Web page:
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Are these epigenetic signatures?

Posted by gui11aume on 01 Dec 2013 at 13:46 GMT

The Results section mentions "Interestingly, the majority of each DMR set was specific to an exposure group and not common with the other exposure DMRs", leading to the conclusion that "each exposure had a unique signature of epigenetic alterations in the F3 generation sperm."

However, I don't see in the text any measure of the statistical significance of this specificity. Here the total number of DMRs is small compared to the number of regions on the array. So if the perturbations of the methylation patterns are random (uniform), very little overlap is expected in the first place. In this respect, the most surprising result is the overlap between the DMRs induced by pesticide and plastics. The significance of the overlap between two sets (or lack thereof) is usually quantified by the Fisher's exact test, or by the hypergeometric distribution.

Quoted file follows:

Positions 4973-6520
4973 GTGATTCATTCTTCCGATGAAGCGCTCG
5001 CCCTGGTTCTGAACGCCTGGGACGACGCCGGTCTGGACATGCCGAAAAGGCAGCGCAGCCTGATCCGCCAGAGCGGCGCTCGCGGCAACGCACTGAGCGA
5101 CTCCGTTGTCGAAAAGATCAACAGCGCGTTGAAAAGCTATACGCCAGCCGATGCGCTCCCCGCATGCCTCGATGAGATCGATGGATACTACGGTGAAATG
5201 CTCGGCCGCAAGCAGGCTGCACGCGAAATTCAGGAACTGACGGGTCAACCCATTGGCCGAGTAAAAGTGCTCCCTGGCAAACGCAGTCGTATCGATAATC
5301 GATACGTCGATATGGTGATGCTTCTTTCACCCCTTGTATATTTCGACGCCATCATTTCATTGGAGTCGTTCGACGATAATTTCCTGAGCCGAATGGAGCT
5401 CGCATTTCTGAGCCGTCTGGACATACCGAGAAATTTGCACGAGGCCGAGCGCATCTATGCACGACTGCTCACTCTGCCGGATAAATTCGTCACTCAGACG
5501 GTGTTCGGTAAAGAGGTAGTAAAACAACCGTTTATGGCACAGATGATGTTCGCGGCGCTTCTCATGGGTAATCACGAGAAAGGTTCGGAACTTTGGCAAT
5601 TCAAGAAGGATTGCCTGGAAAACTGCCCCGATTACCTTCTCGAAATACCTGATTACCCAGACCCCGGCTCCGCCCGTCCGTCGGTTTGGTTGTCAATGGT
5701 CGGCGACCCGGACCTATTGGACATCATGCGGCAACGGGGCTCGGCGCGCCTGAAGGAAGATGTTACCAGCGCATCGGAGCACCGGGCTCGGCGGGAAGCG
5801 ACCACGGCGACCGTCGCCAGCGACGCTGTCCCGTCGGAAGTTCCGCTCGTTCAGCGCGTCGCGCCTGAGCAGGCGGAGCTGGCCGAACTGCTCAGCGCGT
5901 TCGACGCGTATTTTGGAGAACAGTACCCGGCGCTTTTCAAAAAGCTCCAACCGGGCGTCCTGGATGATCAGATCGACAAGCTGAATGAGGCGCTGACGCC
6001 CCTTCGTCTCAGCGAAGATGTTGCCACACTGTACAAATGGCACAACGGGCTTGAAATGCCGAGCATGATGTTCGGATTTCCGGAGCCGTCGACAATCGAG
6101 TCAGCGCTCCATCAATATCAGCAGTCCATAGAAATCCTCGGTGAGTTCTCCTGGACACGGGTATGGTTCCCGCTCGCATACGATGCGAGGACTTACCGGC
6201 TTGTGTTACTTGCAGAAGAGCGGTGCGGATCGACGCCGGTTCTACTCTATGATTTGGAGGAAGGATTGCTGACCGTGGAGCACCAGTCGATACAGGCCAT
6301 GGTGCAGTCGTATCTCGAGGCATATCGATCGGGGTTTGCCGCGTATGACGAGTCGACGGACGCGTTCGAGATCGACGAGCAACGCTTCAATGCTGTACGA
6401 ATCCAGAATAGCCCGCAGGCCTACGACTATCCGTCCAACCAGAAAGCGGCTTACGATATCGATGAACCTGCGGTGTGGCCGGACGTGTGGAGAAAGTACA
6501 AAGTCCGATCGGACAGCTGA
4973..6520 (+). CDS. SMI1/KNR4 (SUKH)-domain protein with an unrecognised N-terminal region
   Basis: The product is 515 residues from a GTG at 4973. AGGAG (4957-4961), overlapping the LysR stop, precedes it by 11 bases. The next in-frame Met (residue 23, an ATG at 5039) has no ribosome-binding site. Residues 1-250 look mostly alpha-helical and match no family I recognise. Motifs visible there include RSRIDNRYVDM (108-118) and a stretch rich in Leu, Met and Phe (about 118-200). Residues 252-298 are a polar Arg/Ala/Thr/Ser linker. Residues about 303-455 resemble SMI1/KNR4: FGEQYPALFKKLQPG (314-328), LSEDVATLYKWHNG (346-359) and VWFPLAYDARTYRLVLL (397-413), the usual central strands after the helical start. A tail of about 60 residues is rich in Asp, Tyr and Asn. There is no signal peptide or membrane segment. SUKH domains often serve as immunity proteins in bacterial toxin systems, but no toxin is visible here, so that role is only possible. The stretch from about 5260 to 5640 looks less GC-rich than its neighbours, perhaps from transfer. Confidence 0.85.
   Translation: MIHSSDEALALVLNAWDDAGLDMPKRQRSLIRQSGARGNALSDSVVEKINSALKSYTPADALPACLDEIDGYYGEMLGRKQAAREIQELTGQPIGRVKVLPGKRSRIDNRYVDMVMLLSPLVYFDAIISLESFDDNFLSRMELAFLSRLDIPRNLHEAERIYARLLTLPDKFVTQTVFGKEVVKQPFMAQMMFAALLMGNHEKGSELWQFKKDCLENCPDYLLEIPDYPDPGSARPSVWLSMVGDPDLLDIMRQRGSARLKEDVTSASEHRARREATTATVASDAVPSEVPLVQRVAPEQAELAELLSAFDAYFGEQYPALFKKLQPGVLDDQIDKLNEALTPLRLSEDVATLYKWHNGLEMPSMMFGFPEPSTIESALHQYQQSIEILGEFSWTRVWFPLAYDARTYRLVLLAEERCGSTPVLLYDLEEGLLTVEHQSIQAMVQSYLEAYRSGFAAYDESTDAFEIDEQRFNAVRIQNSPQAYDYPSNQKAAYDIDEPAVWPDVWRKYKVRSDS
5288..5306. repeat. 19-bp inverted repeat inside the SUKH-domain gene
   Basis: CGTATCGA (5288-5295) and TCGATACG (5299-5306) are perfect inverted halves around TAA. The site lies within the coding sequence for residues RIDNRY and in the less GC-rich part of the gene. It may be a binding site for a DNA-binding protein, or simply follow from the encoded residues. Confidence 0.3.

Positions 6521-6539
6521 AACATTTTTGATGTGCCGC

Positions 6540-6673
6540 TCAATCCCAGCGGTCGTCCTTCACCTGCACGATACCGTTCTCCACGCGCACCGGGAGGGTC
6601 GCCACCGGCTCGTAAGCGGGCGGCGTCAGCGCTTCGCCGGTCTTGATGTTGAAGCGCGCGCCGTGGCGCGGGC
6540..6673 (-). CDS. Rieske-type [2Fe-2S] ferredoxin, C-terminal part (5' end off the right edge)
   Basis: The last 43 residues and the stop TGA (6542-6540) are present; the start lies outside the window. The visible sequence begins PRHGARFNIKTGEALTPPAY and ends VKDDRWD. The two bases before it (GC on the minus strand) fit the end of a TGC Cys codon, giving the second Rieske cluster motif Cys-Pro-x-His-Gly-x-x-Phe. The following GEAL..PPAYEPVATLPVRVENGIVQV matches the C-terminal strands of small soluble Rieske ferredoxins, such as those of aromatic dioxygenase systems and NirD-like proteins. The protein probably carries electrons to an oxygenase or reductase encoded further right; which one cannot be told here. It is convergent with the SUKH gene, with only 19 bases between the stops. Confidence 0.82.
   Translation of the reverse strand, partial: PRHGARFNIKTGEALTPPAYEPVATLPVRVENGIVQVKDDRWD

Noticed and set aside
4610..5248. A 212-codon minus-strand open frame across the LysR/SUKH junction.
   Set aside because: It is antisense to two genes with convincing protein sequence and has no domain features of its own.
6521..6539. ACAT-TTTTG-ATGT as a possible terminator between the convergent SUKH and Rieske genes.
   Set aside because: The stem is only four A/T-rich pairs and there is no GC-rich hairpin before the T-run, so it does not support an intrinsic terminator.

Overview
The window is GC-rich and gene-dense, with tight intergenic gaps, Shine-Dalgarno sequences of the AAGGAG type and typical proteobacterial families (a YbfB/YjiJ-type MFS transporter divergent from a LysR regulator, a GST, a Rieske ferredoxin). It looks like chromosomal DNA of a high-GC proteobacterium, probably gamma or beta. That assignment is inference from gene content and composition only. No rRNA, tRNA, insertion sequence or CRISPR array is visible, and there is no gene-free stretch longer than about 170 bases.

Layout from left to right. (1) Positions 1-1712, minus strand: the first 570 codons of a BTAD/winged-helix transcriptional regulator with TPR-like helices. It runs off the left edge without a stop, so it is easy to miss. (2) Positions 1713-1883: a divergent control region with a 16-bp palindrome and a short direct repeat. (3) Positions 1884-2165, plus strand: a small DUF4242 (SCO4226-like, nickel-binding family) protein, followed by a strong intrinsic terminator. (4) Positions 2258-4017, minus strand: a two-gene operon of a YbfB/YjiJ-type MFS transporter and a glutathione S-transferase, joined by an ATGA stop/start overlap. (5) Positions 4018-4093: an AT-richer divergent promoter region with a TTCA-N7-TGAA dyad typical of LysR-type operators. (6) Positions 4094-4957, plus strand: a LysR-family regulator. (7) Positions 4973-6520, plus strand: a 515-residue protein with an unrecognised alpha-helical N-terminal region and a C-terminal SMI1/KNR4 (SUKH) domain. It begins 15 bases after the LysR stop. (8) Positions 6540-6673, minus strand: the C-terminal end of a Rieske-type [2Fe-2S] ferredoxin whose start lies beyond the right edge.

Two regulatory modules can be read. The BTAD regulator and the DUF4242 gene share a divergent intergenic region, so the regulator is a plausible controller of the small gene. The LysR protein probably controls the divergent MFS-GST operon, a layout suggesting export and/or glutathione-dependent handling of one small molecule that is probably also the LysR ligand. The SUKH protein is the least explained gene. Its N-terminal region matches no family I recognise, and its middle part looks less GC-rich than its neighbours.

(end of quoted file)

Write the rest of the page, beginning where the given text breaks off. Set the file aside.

Another way to support the claim that different exposures induce different epigenetic signatures would be to show that identical exposures induce identical DMRs. However, the 3 replicates were pooled before they were compared to each other. The same kind of diagram and analysis could be carried for individual replicates.

No competing interests declared.